|Monday, Jun 27, 2016, 10:53:38 PM|
Thursday, September 16, 2004
Child's prey: Mean Creek deftly explores the savagery of children
By Anthony Del Valle
Set in a small Oregon town, Mean Creek covers such familiar emotional territory that you may find yourself groaning at how tired its synopsis sounds. But first-time feature director Jacob Aaron Estes breathes life into the story through his talent for details. Even though we pretty much know where things are heading, much of this movie feels like a fresh vision.
The first image is of an overweight boy, George (Josh Peck), peeking into a video camera that he's apparently hoping will record his prowess at basketball. A moment later, while George is busy dribbling on school grounds, the small-boned Sam (Rory Culkin) looks into the same camera, moves it and is immediately beaten up by the incensed George. We see most of this action through the eye of George's stationary camera, and it seems at first to be just an inconsequential visual hook. It winds up being the incident that drives the movie's action.
Sam's older brother, Rocky (Trevor Morgan), figures it's time to teach the school bully a lesson--not a serious hurt, just a little humiliation that he'll never forget. He enlists the aid of a small pack of friends, with the only female being Sam's crush, Millie (Carly Schroeder). They invite George onto a boating trip, in honor of Sam's birthday. The plan is to strip off his clothes, throw him overboard, and force him home naked. As you can imagine, things go very wrong. The prank fuels a catastrophe that forever changes the lives of all involved.
Obviously, we've been in this boat of adolescent self-discovery before, but Estes' ability to make rich moment-by-moment events helps things feel new. He shows a genuine understanding of young people's behavior. When Sam and Rocky are horsing around together, their jocular yet competitive manner feels authentic. When the group hooks up with George the day of the outing, it's chilling how friendly yet edgy their words are. They're enjoying the effort they have to make to hide their deviousness. (Anyone who's ever as a child been the victim of a group betrayal may find these scenes painful to watch.) When bad boy Marty (Scott Mechlowicz), the oldest, pulls rank, you can sense his need to dominate. He face seems always poised for bitch-smacking violence. Yet it's horrifying to watch how quickly he crumbles into subjugation when his older brother, Kile (Branden Williams), physically abuses him. (It's equally jolting--and believable--when we see how loyal Kile is later when his brother desperately needs him.)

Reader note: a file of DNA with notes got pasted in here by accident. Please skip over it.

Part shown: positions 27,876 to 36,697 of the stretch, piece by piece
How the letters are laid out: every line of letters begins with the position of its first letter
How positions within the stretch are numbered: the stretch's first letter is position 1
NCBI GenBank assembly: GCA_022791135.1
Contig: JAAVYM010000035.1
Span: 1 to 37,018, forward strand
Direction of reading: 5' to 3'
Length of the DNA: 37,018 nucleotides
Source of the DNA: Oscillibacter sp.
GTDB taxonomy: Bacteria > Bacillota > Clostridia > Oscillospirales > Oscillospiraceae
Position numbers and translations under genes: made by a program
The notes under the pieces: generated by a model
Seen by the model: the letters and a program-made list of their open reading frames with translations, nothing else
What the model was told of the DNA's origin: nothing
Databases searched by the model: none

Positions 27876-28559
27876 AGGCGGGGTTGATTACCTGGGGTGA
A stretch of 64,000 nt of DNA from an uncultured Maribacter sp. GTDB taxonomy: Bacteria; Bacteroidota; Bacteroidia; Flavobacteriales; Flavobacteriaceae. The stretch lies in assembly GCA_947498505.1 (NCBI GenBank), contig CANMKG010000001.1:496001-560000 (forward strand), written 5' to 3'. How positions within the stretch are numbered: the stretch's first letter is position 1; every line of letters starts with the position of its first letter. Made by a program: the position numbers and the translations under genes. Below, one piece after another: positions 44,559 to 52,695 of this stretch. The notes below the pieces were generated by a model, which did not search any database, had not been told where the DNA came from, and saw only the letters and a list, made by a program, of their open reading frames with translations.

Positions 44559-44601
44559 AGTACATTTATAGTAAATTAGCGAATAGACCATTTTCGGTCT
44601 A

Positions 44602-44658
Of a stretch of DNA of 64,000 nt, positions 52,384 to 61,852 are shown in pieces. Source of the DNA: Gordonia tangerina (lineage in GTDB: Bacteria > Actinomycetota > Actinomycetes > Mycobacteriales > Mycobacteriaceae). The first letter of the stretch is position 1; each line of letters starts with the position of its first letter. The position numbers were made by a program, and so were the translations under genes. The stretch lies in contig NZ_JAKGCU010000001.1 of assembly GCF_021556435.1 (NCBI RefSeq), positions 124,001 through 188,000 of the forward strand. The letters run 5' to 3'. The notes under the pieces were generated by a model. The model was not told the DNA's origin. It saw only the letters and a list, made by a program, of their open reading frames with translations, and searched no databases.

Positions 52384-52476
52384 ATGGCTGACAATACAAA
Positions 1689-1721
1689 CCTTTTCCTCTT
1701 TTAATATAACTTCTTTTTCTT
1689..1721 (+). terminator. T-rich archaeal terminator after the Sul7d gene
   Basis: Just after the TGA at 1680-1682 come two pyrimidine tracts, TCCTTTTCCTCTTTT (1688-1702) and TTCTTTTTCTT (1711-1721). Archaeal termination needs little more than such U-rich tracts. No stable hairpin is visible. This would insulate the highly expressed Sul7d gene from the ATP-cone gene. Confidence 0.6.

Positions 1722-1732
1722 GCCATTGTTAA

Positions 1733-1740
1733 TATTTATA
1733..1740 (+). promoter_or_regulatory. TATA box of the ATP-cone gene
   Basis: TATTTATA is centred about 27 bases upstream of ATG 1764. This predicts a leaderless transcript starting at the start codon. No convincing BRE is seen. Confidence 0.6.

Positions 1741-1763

Estes' screenplay is authentic and understated. We get to like George when we witness his gentler side, but we never fall in love with him. The kid remains a pain in the ass. We get glimpses into the lives of most of the young characters, particularly the unhappy ones, and although our empathy is encouraged, Estes never excuses their unacceptable behavior. There's an implied parallel between the barbaric acts of the kids and the savagery of nature, but it's never spelled out. You never feel preached to.
The ensemble cast (most familiar faces from children's television shows) is amazingly consistent. There's not one actor-y person in the bunch.
Estes occasionally loses his sureness of tone. The immediate aftermath of the tragedy comes across as too self-consciously arty. The behaviors of the characters--even the camera angles--seem forced during those moments in order to make a thematic point. Marty's character is written a tad overwrought; his action in the film's climax feels tacked on. And it's hard to completely forgive that although the plot is intentionally minimalist, it's too often undernourished. But "Mean Creek" is our introduction to a major talent. It's a beautifully unsettling movie that gently forces you to confront your own savagery.